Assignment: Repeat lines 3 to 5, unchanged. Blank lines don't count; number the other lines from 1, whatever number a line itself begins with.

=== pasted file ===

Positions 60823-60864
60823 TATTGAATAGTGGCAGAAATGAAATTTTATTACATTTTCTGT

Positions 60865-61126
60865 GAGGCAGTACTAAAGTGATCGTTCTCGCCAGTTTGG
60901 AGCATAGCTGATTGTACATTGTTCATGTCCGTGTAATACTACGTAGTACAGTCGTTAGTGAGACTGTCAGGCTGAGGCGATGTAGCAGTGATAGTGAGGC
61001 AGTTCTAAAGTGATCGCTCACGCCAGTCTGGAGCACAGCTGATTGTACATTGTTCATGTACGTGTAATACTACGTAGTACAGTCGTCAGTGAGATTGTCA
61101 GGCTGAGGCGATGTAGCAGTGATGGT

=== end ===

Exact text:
Positions 60865-61126
60865 GAGGCAGTACTAAAGTGATCGTTCTCGCCAGTTTGG
60901 AGCATAGCTGATTGTACATTGTTCATGTCCGTGTAATACTACGTAGTACAGTCGTTAGTGAGACTGTCAGGCTGAGGCGATGTAGCAGTGATAGTGAGGC